The graphs in this summary correspond to a blood ICG concentration of 5×10-4 g/L. Similar trends noted for all ICG concentrations.
At this point, we needed to establish a calibration relationship for the back-fluorescence signal using the transmitted light. we reasoned that since the logarithm of the back-fluorescence varies linearly with lateral distance and the logarithm of the transmitted light varies linearly with lateral distance, the two quantities should vary linearly as a function of each other. Furthermore, the back-fluorescence intensity varies linearly with blood ICG concentration up to ICG concentrations of ˜10-3 μg/μL as previous simulations and empiric results have abundantly established. Consequently, the logarithm of the back-fluorescence intensity should vary linearly with the logarithm of the blood ICG concentration. Combining the two propositions, we would expect that the logarithm of the back-fluorescence satisfies a multiple linear relationship with the logarithm of the transmitted light and the logarithm of the ICG concentration.
The optical signals have been integrated (summed) over defined distance intervals from the point of entry and have performed multiple linear regression analyses considering the logarithm of the back-fluorescence signal as the dependent variable and the logarithm of the transmitted light and the logarithm of the ICG concentration as the independent variables (See results in Table 1).
TABLE-US-00001 TABLE 1 Model 2: optical Model 1: optical signals Model 3: optical signals integrated signals integrated Linear integrated between 0.2 and between 0.5 regression between 2.1 and 2 mm (T starts at and 2 mm analysis 4 mm 0 mm) (T starts at 0 mm) Coefficient of 0.999 0.999 0.999 variation R2 Constant 1.113 1.474 1.080 Concentration 0.968 0.980 0.972 Coefficient Transmitted 0.516 0.189 0.198 light coefficient
The results show that the multiple linear relationships may account very well for the variations of the back-fluorescence signal (R2>0.999). The coefficient of the concentration term is nearly 1, suggesting that there is a one-to-one correspondence between the back-fluorescence intensity and blood ICG concentration, once the increased opacity of the blood with increasing ICG concentration and blood hemoglobin concentration are accounted for by a decrease of the transmitted light signal. The coefficient associated with the transmitted light signal increases when the intensity of the transmitted signal decreases because of sampling farther away from the illumination axis. Measuring the optical signals near or far from the direction of entry of the light does not affect the quality of the fit or the partial one-to-one dependence of the back-fluorescence signal on blood ICG concentration.
The graphs of FIGS. 15a-b show the dependence of the back-fluorescence and transmittance signals measured far away from the point of entry of the excitation light as a function of blood ICG concentration (model 1). Note that the back-fluorescence does not depend linearly on blood ICG concentration on the plot. The decrease of the transmitted light intensity with increasing blood ICG concentration acts as a correction factor which makes the linear coefficient of the ICG concentration term near 1 in the multiple linear regression analysis. Intuitively, the increase of the back-fluorescence signal intensity is not linear for elevated blood ICG concentrations because fluorescent light at 830 nm is absorbed in part by the ICG dye in the blood. The ICG dye also absorbs light at the wavelength of excitation (784 nm) which emerges across the slab and is measured as transmitted light. Because the optical properties of blood (absorption and scattering coefficients) and the absorption coefficient of ICG are similar at these two wavelengths, the effect of ICG on light transport at 830 nm and at 784 nm are similar. The absorption of the transmitted signal associated with blood ICG concentration can be used to account for the absorption of the back-fluorescence intensity with blood ICG concentration.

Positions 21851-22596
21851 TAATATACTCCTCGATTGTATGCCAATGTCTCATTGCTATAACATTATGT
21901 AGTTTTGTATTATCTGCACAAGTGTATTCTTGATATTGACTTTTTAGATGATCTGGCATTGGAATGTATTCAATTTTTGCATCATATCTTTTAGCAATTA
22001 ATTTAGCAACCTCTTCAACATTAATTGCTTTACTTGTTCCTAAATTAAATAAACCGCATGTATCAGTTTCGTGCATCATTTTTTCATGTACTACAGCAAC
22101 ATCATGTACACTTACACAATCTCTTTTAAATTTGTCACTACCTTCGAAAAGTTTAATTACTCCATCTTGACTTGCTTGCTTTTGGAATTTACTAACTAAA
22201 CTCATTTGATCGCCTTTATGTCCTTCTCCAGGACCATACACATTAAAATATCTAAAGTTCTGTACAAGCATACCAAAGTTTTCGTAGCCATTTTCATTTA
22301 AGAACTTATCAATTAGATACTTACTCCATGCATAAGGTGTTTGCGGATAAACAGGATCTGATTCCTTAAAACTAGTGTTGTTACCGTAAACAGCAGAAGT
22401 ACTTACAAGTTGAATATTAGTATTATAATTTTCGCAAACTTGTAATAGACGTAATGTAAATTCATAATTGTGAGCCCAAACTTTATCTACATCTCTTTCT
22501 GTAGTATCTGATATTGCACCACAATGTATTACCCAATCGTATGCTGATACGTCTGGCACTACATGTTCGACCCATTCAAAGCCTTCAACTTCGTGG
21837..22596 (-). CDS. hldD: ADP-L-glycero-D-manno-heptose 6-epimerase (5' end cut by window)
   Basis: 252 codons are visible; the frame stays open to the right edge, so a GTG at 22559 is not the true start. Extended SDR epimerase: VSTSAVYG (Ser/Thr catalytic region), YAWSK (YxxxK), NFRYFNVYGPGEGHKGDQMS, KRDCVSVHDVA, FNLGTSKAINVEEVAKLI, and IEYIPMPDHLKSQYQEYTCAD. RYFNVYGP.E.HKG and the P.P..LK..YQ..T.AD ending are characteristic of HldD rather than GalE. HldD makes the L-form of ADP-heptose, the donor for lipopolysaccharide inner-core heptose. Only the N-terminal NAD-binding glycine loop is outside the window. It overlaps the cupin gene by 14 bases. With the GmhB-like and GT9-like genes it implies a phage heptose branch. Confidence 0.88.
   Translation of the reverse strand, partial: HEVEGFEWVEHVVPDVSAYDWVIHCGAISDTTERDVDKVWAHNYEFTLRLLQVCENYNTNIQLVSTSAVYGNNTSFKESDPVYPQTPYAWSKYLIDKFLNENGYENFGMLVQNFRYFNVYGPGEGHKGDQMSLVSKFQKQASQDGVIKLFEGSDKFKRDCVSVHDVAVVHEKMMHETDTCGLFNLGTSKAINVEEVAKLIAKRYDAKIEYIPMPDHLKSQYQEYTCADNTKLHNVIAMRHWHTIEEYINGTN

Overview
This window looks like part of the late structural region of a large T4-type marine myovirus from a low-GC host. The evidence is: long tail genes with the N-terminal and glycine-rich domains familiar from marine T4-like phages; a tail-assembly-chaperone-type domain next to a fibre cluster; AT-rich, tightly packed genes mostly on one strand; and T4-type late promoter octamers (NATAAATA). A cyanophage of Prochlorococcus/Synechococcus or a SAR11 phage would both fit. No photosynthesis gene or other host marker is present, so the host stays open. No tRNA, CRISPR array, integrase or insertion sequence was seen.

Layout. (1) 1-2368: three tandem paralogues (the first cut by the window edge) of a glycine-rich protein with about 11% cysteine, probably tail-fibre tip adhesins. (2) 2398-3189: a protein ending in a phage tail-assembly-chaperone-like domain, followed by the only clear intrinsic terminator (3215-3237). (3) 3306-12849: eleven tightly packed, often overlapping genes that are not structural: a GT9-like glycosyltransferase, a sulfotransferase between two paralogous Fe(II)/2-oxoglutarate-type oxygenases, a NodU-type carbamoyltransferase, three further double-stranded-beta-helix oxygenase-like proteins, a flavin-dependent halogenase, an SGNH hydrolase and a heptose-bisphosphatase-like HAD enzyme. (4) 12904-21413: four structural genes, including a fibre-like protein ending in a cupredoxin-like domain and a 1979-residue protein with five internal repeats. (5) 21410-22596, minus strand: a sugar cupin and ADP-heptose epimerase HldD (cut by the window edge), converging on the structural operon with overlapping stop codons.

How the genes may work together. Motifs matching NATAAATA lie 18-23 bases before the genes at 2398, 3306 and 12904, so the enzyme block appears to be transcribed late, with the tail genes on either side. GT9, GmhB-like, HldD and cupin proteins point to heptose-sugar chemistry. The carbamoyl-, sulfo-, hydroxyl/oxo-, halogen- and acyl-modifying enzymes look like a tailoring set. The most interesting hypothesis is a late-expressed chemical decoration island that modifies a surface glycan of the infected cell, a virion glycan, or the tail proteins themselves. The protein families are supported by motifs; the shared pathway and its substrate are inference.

The traces of FIG. 14c present the back-fluorescence signal emerging near the point of entry of the light (model 2). Note that the traces appear a little more linear than those measured for a larger distance from the point of entry of the light (model 1). The effect of the blood hemoglobin content is less acute for near distances when compared to far distances of detection. The fluorescence signal intensity is about 15 times larger. Thus, there are several advantages to placing the detector measuring the back-fluorescence signal as close as possible to the incident beam.
The near transmittance signal in FIG. 14d shows similar variations to those of the far transmittance signals with respect to blood hemoglobin concentration and ICG concentration, while being approximately 5-6 times more intense than the transmittance measured away from the direction of the incident beam.